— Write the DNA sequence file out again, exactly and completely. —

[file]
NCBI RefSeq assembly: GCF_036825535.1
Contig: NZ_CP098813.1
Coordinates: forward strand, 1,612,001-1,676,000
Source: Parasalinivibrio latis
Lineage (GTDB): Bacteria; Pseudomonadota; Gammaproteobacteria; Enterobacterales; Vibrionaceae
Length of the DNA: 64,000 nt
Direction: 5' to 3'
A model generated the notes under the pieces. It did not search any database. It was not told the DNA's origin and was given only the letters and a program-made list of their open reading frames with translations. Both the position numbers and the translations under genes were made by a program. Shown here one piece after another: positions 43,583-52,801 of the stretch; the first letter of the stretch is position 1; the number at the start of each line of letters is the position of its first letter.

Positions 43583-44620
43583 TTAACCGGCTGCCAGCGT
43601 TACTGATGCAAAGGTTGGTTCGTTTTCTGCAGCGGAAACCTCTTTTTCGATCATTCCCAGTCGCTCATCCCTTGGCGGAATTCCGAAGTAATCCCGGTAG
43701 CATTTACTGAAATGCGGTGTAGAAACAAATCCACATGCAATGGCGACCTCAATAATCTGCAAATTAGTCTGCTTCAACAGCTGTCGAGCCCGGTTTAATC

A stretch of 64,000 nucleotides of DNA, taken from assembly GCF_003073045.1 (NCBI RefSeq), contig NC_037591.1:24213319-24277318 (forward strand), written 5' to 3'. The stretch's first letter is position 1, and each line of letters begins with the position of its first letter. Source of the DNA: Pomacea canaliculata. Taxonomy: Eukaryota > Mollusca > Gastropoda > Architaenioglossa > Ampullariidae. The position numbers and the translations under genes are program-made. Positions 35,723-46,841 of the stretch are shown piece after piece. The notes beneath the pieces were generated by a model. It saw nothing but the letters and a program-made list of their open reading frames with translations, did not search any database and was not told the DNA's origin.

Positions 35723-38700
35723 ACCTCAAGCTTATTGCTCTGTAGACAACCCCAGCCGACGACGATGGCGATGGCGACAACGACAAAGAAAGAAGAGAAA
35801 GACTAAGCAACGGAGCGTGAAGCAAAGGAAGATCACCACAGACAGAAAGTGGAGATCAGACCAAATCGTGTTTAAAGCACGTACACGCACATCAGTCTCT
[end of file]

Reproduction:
NCBI RefSeq assembly: GCF_036825535.1
Contig: NZ_CP098813.1
Coordinates: forward strand, 1,612,001-1,676,000
Source: Parasalinivibrio latis
Lineage (GTDB): Bacteria; Pseudomonadota; Gammaproteobacteria; Enterobacterales; Vibrionaceae
Length of the DNA: 64,000 nt
Direction: 5' to 3'
A model generated the notes under the pieces. It did not search any database. It was not told the DNA's origin and was given only the letters and a program-made list of their open reading frames with translations. Both the position numbers and the translations under genes were made by a program. Shown here one piece after another: positions 43,583-52,801 of the stretch; the first letter of the stretch is position 1; the number at the start of each line of letters is the position of its first letter.

Positions 43583-44620
43583 TTAACCGGCTGCCAGCGT
43601 TACTGATGCAAAGGTTGGTTCGTTTTCTGCAGCGGAAACCTCTTTTTCGATCATTCCCAGTCGCTCATCCCTTGGCGGAATTCCGAAGTAATCCCGGTAG
43701 CATTTACTGAAATGCGGTGTAGAAACAAATCCACATGCAATGGCGACCTCAATAATCTGCAAATTAGTCTGCTTCAACAGCTGTCGAGCCCGGTTTAATC

A stretch of 64,000 nucleotides of DNA, taken from assembly GCF_003073045.1 (NCBI RefSeq), contig NC_037591.1:24213319-24277318 (forward strand), written 5' to 3'. The stretch's first letter is position 1, and each line of letters begins with the position of its first letter. Source of the DNA: Pomacea canaliculata. Taxonomy: Eukaryota > Mollusca > Gastropoda > Architaenioglossa > Ampullariidae. The position numbers and the translations under genes are program-made. Positions 35,723-46,841 of the stretch are shown piece after piece. The notes beneath the pieces were generated by a model. It saw nothing but the letters and a program-made list of their open reading frames with translations, did not search any database and was not told the DNA's origin.

Positions 35723-38700
35723 ACCTCAAGCTTATTGCTCTGTAGACAACCCCAGCCGACGACGATGGCGATGGCGACAACGACAAAGAAAGAAGAGAAA
35801 GACTAAGCAACGGAGCGTGAAGCAAAGGAAGATCACCACAGACAGAAAGTGGAGATCAGACCAAATCGTGTTTAAAGCACGTACACGCACATCAGTCTCT